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We here at Headstuff’s Film Section continue to look at some of the best cinema to miss our Top 20 films of 2018 list. For the first part, click here.
Marlina the Murderer in Four Acts – Dir Mouly Surya
2018 was an incredible year for Indonesian cinema. Not only did the country’s Netflix action epic The Night Comes for Us make our Top 20, there was also the streaming service’s Sam Raimi-esque throwback horror May the Devil Take You and Shudder’s terrifically creepy ghost story Satan’s Slaves. However, what truly cements them at the forefront of genre cinema is Mouly Surya’s feminist ‘Satay Western’ Marlina.
With the sweltering-hot countryside of modern day Indonesia standing in for the Spaghetti West, Marsha Timothy stars as the titular character. Recently widowed, Marlina racked up debts paying for her husband’s funeral. As a result, she is visited by a quietly menacing loan shark carrying a ukulele who informs her he and his gang will steal her money and livestock and will rape her to settle what she owes. However, she has other plans, leading her on an odyssey, both physical and personal, encountering unlikely allies and machete wielding villains.
Featuring the gorgeous vistas of Sergio Leone, the dark comedy and violence of the Coen Brothers, Marlina will no doubt appeal to genre hounds. However, what’s really fantastic about the film is how it uses these old tropes but transports them into a radically different setting, where they can be used to explore contemporary themes such as misogyny. At its heart, Marlina is a feminist parable drawing on the fears and dangers women face around the world. In doing so it creates two fantastic heroes in its central character and her 10-month-pregnant side-kick Novi (Dea Panendra) vanquishing toxic masculinity from their lives. Stephen Porzio
Mosaic – HBO
While everyone lavishes praise on Black Mirror for its recent technological breakthrough, one should laud Steven Soderbergh (Logan Lucky, Magic Mike) fresh from retirement for pushing similar envelopes on Mosaic, his six-part HBO series which began life as an app. Centring on the murder of children’s author Olivia Lake (Sharon Stone) whereby the main suspects are her former con-man lover (Frederick Weller), and angry failed artist ex (Garrett Hedlund), the goal of the project was to create a type of interactive murder mystery in which the user is presented with a complex narrative and can choose who to focus on and how the information is divvied out.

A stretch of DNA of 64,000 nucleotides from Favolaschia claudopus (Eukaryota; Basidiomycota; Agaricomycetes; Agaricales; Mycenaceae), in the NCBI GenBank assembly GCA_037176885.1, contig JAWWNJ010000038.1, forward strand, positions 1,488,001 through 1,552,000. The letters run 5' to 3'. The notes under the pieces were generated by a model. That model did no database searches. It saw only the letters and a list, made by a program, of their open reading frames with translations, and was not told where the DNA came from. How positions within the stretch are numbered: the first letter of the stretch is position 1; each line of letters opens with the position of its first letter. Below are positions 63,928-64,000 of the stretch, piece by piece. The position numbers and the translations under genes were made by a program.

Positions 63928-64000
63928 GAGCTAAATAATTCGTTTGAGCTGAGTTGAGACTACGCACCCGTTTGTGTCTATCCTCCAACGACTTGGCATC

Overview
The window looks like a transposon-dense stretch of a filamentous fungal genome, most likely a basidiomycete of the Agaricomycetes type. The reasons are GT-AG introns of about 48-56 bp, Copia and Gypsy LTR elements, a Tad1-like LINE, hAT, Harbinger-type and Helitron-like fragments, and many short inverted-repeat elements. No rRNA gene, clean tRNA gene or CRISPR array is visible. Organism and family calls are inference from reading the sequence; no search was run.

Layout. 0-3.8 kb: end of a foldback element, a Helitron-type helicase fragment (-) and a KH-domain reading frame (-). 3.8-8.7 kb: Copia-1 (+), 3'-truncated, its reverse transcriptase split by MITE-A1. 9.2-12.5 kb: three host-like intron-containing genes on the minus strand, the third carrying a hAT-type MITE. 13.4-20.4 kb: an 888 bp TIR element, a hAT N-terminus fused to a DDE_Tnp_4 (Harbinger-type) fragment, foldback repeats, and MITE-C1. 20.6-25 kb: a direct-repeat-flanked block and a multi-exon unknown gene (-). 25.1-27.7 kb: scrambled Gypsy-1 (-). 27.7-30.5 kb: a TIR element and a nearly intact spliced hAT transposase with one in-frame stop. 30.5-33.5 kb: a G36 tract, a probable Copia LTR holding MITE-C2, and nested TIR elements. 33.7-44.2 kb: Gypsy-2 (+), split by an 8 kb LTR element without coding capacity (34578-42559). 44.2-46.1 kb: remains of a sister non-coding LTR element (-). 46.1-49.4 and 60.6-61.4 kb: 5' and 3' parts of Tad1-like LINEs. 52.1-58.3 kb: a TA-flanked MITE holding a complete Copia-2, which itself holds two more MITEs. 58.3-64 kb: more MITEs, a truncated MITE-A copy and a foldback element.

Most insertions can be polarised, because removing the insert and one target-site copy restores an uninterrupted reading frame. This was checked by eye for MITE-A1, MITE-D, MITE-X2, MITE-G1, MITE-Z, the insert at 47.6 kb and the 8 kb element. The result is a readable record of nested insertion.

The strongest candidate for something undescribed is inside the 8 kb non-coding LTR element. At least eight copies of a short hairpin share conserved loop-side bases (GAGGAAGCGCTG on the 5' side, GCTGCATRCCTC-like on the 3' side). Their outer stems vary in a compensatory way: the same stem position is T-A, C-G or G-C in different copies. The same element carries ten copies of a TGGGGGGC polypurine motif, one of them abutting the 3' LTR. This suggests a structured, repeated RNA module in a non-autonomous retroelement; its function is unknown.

HBO agreed to fund the project if Soderbergh could assemble his own edit to air on the network. Although, an unconventional way to develop a TV show, it actually works in the series’ favour. Because of the structure of the app, writer Ed Solomon (Men in Black, Now You See Me) wanted each character to feel like the lead. Thus, all the major players – the victim, the suspects, their relatives, the cop’s investigating – in the TV version of Mosaic feel three-dimensional and fully realised, causing the series to be the closest thing we’ve gotten to a sprawling Robert Altman-esque epic since the auteur’s death. What’s even more impressive is this is just the first of two Soderbergh works to make this list. Stephen Porzio
Psychokinesis, Dir Yeon Sang-ho
In a neat bit of counter programming, the week Avengers: Infinity War came out, Netflix dropped this little superhero gem from South Korean director Yeon Sang-ho (Train to Busan). The film’s premise is enough to recommend the movie. Seok-heon (Ryu Seung-ryong) is a middle-aged, divorced loser. One morning, drinking from a polluted water supply, he gains telekinetic powers. He uses his new gift to try help his estranged daughter, Roo-mi (Shim Eun-kyung) save her fried chicken restaurant from a corrupt business attempting to bulldoze the property.
A great antidote to superhero saturation, Psychokinesis eschews planet destroyers and big lights shooting into the sky for a sweet small scale story one can become invested in – a deadbeat dad who wants to do right by his child. The special effects are fun and the characters are all lovable whether it’s the truly pathetic Seok-heon, his strong daugher or the scene stealing villain played by Jung Yu-mi. In regards the latter, with her arch delivery and her big grins while making menacing threats, the actress walks away with the film. Stephen Porzio